Looking for a good read? Here is a recommendation. I have an unusual approach to reviewing books. I review books I feel merit a review. Each review is an opportunity to recommend a book. If I do not think a book is worth reading, I find another book to review. You do not have to agree with everything every author has written (I do not), but the fiction I review is entertaining (and often thought-provoking) and the non-fiction contain ideas worth reading.
Reviewed by Mark Lardas
November 26, 2023
“A World War Two Secret: Glenn P. Larson and the U-505,” by Beverly Larson Christensen, L&R Publishing, LLC, 2022, 164 pages, $12.95 (paperback) $4.99 (e-book)
Glenn Larson was a 19-year-old North Dakota farm boy when the United States entered World War II. He volunteered for the U.S. Navy in December 1942. He could have gotten an agricultural deferment, but wanted to serve. Later, he was aboard the USS Guadalcanal when it captured the U-505 German submarine.
“A World War Two Secret: Glenn P. Larson and the U-505” by Beverly Larson Christensen tells his story. Larson participated in the capture of the first enemy warship taken on the high seas by the U.S. Navy since the War of 1812.
Christensen gives a picture of her father growing up on the family farm. She recounts Larsen’s naval career when he joined up: boot camp in Idaho, training as an electrician, assignment to the Guadalcanal when not yet in commission, and how Larson became part of the submarine’s capture.
Christensen puts the U-505’s capture in context, discussing the Battle of the Atlantic, the construction of that submarine, and of the escort carrier USS Guadalcanal, one of 50 “jeep” carriers built on civilian hulls in less than two years.
Larson’s brothers also served in the military. Duane was an Army Air Force pilot in Europe and Wayne worked with communications in the U.S. Army.
Larson married Clara Schweigert, a North Dakota girl, and Christensen’s mother. This background helps readers understand how the war affected everyone’s lives, especially their postwar careers.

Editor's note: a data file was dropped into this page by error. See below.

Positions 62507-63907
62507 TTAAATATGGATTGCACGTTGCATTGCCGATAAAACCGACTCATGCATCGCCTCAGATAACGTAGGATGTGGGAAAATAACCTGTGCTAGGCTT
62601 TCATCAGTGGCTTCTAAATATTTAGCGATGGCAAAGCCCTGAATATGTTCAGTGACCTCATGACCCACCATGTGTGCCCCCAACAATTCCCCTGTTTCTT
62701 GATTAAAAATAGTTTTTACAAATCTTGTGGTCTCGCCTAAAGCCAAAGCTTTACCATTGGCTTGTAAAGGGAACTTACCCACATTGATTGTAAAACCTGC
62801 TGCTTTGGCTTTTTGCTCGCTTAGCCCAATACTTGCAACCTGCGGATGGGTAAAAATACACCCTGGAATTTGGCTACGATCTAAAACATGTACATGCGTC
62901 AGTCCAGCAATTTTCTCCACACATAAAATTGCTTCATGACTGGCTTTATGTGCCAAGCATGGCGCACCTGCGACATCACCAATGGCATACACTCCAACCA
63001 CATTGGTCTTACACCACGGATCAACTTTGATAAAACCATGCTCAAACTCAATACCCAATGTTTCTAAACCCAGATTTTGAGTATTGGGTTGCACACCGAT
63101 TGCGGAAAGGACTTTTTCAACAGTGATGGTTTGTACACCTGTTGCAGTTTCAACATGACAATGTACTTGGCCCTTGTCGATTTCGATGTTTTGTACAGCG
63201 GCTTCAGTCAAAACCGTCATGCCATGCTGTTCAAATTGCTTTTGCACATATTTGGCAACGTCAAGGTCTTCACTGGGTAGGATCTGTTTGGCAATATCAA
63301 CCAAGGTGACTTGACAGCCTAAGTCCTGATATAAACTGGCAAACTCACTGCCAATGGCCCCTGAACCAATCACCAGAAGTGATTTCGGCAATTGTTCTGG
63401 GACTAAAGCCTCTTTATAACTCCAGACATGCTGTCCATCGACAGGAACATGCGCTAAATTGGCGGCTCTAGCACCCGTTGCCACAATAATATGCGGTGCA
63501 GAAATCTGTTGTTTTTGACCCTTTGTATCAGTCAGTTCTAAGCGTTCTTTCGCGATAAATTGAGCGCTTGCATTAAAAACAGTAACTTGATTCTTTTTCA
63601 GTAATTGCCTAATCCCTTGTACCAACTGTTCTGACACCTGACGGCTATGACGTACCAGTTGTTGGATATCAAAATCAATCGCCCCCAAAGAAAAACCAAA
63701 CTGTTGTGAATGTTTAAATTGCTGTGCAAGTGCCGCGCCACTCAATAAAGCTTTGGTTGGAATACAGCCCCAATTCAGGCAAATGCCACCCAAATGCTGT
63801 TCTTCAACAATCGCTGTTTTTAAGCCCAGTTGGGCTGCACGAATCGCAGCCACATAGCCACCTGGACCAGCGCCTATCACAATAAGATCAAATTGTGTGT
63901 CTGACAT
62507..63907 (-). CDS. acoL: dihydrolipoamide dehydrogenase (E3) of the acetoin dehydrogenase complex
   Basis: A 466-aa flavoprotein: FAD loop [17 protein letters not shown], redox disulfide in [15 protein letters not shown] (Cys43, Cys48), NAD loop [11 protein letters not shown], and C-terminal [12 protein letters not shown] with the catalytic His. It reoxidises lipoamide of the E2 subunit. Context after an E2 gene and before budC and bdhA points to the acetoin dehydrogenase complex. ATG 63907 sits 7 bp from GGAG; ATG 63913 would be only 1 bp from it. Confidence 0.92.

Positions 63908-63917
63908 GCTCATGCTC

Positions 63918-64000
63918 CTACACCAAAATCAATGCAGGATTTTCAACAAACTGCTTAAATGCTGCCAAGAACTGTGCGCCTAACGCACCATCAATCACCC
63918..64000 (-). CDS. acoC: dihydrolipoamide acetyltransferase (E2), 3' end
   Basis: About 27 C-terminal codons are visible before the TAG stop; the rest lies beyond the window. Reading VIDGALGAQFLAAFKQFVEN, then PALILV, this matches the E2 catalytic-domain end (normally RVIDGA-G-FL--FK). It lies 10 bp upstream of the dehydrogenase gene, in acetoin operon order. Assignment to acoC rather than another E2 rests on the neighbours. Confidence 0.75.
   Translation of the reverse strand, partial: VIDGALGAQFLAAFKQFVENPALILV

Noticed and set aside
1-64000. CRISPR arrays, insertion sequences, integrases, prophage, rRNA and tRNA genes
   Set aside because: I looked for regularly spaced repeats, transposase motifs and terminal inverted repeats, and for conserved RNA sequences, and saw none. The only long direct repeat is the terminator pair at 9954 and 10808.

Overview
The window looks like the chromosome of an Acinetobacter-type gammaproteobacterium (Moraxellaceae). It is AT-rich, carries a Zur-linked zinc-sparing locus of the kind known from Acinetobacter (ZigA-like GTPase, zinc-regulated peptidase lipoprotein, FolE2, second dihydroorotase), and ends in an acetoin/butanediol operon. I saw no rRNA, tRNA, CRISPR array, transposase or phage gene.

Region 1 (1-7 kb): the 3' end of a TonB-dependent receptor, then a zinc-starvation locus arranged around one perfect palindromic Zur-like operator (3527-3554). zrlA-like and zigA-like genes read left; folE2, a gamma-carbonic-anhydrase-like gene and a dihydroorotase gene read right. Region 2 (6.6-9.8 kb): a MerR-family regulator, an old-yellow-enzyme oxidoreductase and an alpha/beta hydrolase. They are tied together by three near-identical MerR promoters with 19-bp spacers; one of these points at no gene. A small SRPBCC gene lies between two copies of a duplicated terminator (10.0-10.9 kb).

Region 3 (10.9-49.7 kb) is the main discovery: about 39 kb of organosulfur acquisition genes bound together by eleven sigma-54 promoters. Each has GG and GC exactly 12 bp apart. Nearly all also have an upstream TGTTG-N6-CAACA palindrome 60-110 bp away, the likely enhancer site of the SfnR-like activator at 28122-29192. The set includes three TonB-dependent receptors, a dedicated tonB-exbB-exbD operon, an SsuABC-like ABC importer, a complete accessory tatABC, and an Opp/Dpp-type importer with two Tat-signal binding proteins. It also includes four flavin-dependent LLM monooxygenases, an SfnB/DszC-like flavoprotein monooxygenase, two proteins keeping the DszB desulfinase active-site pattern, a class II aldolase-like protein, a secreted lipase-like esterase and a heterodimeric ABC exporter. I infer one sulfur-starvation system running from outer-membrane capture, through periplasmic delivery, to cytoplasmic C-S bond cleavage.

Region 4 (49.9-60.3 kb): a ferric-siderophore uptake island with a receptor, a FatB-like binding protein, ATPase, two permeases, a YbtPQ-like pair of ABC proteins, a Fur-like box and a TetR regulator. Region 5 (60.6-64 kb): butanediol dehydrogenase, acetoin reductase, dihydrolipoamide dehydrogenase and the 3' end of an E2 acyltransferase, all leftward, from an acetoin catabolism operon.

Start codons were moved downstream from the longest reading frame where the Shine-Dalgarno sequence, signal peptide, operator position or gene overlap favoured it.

The heart of the book is Larson’s service aboard USS Guadalcanal. He was part of the crew that brought the ship into commission, and he remained with it until May 1945. Christensen describes Larson’s participation in the capture of the U-505, including his onboard visit after its capture, and his experiences on the Guadalcanal following the capture.
Larson participated in eight anti-submarine cruises, including one where an Atlantic storm damaged the Guadalcanal. Larson went on to become an oiler in the Pacific and carried out occupation duty in Japan.
Christensen writes a family history, one representative of the over four million men who joined the Navy during World War II. Like Larson, these young men left farms and factories to serve their country. Many had moments of high adventure, like Larson’s participation in the capture of the U-505. Like Larson, most of their career consisted of everyday activities.
“A World War Two Secret” reminds readers of that war. These stories were familiar to the sons and daughters of those who served but are being increasingly forgotten as the World War II veterans pass from the scene.
Mark Lardas, an engineer, freelance writer, historian, and model-maker, lives in League City, TX. His website is marklardas.com. This review appeared in a different form in Epoch Times.